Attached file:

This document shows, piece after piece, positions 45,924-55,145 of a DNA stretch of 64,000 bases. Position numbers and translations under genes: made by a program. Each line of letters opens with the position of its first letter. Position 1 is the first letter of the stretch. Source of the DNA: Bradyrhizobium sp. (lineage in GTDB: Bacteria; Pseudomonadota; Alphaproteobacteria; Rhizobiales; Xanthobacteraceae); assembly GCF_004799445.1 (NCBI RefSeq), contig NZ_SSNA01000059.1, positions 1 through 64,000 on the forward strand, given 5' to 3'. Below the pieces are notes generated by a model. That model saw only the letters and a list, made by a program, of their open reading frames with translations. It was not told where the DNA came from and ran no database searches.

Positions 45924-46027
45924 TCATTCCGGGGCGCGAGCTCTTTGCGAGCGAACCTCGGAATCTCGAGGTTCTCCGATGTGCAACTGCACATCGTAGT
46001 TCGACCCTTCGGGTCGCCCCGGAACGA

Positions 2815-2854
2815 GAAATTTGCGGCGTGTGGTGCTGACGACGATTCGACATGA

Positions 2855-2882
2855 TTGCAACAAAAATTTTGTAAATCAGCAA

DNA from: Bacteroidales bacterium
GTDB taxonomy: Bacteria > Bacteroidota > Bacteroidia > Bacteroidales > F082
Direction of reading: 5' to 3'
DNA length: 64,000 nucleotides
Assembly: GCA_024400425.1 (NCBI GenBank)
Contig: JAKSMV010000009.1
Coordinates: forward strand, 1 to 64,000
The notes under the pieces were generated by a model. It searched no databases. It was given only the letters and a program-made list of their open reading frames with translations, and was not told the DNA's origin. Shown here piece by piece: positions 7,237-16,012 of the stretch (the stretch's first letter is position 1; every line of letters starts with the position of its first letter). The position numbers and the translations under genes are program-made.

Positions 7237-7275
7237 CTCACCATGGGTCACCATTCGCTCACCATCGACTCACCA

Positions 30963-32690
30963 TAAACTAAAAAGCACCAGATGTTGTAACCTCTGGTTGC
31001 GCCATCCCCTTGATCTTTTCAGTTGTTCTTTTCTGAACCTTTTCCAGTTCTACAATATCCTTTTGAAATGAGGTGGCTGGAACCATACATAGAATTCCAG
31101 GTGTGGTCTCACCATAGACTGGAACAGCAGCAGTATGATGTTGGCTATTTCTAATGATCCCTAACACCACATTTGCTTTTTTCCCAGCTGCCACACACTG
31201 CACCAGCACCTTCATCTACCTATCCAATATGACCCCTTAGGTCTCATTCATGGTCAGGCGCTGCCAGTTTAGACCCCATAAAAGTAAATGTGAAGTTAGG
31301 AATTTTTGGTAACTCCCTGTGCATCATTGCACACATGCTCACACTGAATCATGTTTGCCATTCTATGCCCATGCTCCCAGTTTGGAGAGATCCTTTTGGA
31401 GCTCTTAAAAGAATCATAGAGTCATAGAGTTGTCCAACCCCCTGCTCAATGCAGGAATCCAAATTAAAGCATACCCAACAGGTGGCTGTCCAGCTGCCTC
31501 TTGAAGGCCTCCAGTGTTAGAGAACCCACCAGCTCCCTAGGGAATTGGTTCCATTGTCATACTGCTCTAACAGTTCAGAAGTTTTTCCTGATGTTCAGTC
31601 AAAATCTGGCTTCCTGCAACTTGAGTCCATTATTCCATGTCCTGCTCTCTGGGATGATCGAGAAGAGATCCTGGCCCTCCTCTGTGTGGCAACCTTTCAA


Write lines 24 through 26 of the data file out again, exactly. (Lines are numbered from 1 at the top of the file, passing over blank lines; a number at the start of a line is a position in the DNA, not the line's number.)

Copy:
31301 AATTTTTGGTAACTCCCTGTGCATCATTGCACACATGCTCACACTGAATCATGTTTGCCATTCTATGCCCATGCTCCCAGTTTGGAGAGATCCTTTTGGA
31401 GCTCTTAAAAGAATCATAGAGTCATAGAGTTGTCCAACCCCCTGCTCAATGCAGGAATCCAAATTAAAGCATACCCAACAGGTGGCTGTCCAGCTGCCTC
31501 TTGAAGGCCTCCAGTGTTAGAGAACCCACCAGCTCCCTAGGGAATTGGTTCCATTGTCATACTGCTCTAACAGTTCAGAAGTTTTTCCTGATGTTCAGTC